Your description of what happens when you operate LC manually suggests that the detection rectifier and/or capacitor are faulty. Once there is normal voltage output from the genny (all bets are off if you are doing this before it's up to voltage), when you operate LC the 500W AC load should hold D. It sounds like this is not happening; as soon as LC4 breaks the DC detection circuit, D releases, de-energising the FCS and stopping the engine (LC itself does not control the FCS).

Does the lamp light briefly when you operate LC? (terminology note - you can't manually operate a coil, what you are pushing is the armature.)
__________________
Anybody caught running Listers on veg oil will be made to eat a plate of chips cooked in red diesel

Last edited by Lucien Nunes; 09-01-18 at 01:48 PM.
Lucien Nunes is offline   Reply With Quote
Old 12-01-18, 08:42 PM   #36
Bravemeister
Forum Light User
 
Join Date: Oct 2017
Location: Yorkshire
Posts: 14
Default

I have had a response from both Stationary engine parts and Sleeman Hawkin. Unfortunately neither of them stock anything like the part I'm trying to source.

I got a reply from someone called Steve at SEP who suggested getting the coil re-wound and recommended a place called Majestic transformers in Poole.

I also got a reply from someone called Keith at Sleeman Hawkin who has put me in touch with someone that may be able to help - as of yet I've heard nothing back.

I will look for a modern alternative in the meantime and see if I can get it all going. If this works out then I'll look in to getting the coil repaired/re-wound.

Lucien, thank you again for answering my query.

In response to your last comment, yes the set DOES output and light up the halogen lamp, but obviously as soon as it does it, the light quickly dims and I have to let go of the coil.

When I first connected up the generator to the set, I hadn't connected up the FCS, so when operating LC the lamp remained on until I let go and then switch the engine off.

Regards

Matt
Bravemeister is offline   Reply With Quote
Old 13-01-18, 09:50 AM   #37
Lucien Nunes
Forum Supporter 2011
 
Lucien Nunes's Avatar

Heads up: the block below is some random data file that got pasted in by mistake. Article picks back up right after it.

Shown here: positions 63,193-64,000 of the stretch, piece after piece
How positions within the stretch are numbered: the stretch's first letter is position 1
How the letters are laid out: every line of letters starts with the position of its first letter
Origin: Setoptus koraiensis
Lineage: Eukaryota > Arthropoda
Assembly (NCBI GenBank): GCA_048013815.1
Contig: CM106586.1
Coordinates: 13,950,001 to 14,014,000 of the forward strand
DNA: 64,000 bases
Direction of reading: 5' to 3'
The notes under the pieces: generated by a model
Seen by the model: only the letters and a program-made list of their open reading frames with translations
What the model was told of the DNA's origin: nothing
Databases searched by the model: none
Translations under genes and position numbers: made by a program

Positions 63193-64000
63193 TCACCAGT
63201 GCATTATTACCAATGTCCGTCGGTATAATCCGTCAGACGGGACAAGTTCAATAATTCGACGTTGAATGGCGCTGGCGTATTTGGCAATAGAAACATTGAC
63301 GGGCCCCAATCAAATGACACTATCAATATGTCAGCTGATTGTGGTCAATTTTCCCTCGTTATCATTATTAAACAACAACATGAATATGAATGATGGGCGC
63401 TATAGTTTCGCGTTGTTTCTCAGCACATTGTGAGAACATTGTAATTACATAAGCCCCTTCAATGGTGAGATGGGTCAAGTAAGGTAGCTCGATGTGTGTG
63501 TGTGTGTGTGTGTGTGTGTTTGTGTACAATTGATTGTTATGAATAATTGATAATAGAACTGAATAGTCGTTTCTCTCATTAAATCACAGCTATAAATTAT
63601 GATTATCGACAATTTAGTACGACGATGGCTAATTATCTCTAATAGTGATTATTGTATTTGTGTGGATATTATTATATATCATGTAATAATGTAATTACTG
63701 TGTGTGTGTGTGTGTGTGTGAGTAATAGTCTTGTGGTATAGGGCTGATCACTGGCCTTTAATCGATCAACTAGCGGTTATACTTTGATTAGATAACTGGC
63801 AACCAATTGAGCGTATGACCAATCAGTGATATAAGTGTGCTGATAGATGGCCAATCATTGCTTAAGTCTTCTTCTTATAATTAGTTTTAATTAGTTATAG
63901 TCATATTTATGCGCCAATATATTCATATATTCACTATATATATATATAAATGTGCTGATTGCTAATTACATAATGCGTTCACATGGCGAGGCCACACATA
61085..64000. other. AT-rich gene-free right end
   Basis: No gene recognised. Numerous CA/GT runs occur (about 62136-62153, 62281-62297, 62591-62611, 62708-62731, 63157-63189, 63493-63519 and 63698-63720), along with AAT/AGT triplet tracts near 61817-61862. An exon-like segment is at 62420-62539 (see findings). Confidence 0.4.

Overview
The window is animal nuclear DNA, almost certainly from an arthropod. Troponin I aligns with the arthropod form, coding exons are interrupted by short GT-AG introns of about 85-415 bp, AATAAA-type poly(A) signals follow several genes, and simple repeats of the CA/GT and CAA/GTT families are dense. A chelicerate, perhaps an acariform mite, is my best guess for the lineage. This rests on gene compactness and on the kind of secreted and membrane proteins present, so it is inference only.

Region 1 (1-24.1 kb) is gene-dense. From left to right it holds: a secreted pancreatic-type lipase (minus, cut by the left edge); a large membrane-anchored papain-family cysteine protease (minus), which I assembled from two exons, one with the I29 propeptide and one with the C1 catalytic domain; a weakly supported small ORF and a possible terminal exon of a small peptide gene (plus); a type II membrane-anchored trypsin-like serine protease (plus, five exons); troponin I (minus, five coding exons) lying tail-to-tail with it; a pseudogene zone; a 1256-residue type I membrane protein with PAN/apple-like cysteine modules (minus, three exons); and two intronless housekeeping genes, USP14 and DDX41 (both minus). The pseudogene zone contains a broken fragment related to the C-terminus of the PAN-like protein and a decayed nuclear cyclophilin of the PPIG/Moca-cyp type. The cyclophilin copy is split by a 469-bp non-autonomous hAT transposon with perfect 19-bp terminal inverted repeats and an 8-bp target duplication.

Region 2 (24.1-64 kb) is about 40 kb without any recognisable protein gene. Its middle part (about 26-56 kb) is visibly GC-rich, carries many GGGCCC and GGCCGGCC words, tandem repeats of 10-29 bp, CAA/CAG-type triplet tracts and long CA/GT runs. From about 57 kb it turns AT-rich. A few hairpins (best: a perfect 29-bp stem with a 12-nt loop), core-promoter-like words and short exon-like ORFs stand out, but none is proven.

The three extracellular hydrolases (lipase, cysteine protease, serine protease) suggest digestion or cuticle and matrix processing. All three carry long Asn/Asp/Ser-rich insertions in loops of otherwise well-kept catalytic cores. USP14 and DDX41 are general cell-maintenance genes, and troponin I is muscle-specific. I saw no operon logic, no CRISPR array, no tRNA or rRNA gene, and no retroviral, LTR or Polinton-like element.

Join Date: Sep 2009
Location: London
Posts: 874
Default

Oh well, it was worth asking. A few times I have spent hours looking for second-best substitutes, later to discover that the original component is still available from stock.

Seeing as your lamp lights when you manually complete the load circuit, but D drops out, it appears that DR is faulty and most likely C as well (the rectifier and smoothing cap for AC load detection). The only other relevant component is CH but that is unlikely to be faulty. Personally, I would fix this problem before substituting an alternative part for LC, as it will hinder troubleshooting any snags caused by the substitution. I would check the wiring to make sure it is not simply a bad connection, inspect D for obvious damage, then replace DR with a silicon diode such as a 1N5408 and C with a like component such as Vishay Axial 47/63 cap at CPC

Restest to confirm that manually operating LC (once the generator attains normal voltage with a load connected) does not now cause D to release and the set carries on running and supplying the load all the time LC is held in. Then, it will be possible to test the correct operation of the substitute LC without the confusing factor of a faulty detection circuit.
__________________
Anybody caught running Listers on veg oil will be made to eat a plate of chips cooked in red diesel
Lucien Nunes is offline   Reply With Quote
Reply

Bookmarks

Thread Tools
Display Modes

Posting Rules
You may not post new threads
You may not post replies
You may not post attachments
You may not edit your posts

BB code is On
Smilies are On
[IMG] code is On
HTML code is Off

Forum Jump


All times are GMT +1. The time now is 02:16 AM.


Powered by vBulletin® Version 3.8.4
Copyright ©2000 - 2018, Jelsoft Enterprises Ltd.